Guest Blogger

I was browsing through the news today and I saw a story about the customer experience and Big Data analytics suggesting that with all this information available on customers there is no longer any excuse for poor service.

In theory this is correct and some brands are getting it right. I love the suggestions for new books that Amazon and Audible give to me. I usually see highly relevant adverts on Facebook and I know that they are linked to online searches I have made recently. I can see many companies – particularly hi-tech ones – getting to grips with how to use customer information.

But what’s your day-to-day experience with most brands?

  • I went to buy a TV recently and the sales person in the store laughed when I showed him the TV I wanted on my phone listed on the website of his own store. The website price was 50% cheaper than the store price and although he offered to match the price he complained so much about having to compete with his own website that I left the store without buying anything.
  • When visiting the USA recently I bought a local sim, but the data package expired while I was travelling and I had to call customer services to charge it up again. First, I was getting bounced around several agents just for something as simple as a recharge on my account, second every agent wanted my phone number even though I was calling from the line I wanted to charge, third they would not accept a credit card from a foreigner to pay for the service.
  • The bookstore I often use in the UK has a loyalty scheme that relies on the customer bringing a loyalty card in store when making a purchase. Forget the card and your points are lost. In theory you can save the receipt then make a visit to the store to get your points added, but who has time for another visit to the store just to claim points?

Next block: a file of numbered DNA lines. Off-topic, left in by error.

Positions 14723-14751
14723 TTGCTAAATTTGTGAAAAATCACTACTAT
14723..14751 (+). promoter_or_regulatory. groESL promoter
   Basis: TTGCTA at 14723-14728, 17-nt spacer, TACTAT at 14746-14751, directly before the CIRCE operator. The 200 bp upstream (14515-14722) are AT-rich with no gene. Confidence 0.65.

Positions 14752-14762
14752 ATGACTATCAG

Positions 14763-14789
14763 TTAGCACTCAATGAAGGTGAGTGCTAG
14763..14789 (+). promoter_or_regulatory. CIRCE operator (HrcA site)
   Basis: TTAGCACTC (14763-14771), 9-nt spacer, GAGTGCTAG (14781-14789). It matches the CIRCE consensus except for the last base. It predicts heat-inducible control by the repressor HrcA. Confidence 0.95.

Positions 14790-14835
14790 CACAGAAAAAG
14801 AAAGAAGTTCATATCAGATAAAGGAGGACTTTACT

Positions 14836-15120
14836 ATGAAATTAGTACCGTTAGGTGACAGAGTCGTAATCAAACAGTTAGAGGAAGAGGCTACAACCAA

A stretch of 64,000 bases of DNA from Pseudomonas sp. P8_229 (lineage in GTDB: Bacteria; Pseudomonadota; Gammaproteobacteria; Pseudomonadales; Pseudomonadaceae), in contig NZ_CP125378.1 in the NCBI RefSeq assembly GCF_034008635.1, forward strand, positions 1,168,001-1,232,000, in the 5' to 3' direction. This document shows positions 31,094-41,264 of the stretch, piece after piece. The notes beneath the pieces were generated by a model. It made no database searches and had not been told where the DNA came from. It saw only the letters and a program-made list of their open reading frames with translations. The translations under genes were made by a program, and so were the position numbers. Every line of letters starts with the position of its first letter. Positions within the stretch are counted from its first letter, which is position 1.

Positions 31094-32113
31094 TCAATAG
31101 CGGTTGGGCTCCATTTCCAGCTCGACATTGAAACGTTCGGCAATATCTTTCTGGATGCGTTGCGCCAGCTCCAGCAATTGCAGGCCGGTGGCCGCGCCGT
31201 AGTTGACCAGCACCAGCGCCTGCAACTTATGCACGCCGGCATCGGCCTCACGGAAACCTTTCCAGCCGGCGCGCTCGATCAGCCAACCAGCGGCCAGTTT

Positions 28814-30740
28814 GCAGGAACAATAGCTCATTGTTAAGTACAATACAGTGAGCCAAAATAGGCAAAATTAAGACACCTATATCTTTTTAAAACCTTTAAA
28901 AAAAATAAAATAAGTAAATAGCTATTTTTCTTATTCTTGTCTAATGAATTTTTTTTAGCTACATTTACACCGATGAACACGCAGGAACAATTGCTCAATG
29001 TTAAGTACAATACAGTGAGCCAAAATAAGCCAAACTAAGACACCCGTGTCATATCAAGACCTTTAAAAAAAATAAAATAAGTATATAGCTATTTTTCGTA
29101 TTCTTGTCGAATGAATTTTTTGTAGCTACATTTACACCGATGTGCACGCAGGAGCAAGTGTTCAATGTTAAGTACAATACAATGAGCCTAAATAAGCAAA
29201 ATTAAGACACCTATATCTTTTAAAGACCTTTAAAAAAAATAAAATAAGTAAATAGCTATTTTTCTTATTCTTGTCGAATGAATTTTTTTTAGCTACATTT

• When I call my bank the automatic system asks me to enter my account number, then when a live agent picks up the call the first thing I am asked is my account number although I just punched it into the computer. When they transfer me to another agent I am asked for my account number again.
  • My local cinema is popular so I like to book reserved tickets in advance, but to buy a ticket online you need to join their ‘club’ and accept marketing emails and joining the club requires a lot of details, such as my address, social security number, identification details… just to buy a movie ticket?

I study the best examples of customer service all the time. I’m always researching the future of how customers will interact with brands and I see some great case studies, but I don’t have very many memorable experiences day-to-day – do you?

I was impressed recently when a frustrated tweet about the TAP airlines website led to all my problems being fixed within minutes thanks to a few private Twitter messages, but these “wow” moments are few and far between. Yet according to all the industry analysts, getting the customer experience right is now more important to executives than reducing costs and increasing profits – so who do you know that is really hitting the target and making a difference?

Why is there such a big difference between the best examples of service and the “normal” we all usually accept? Please leave your own thoughts here as a comment or tweet me on @markhillary.

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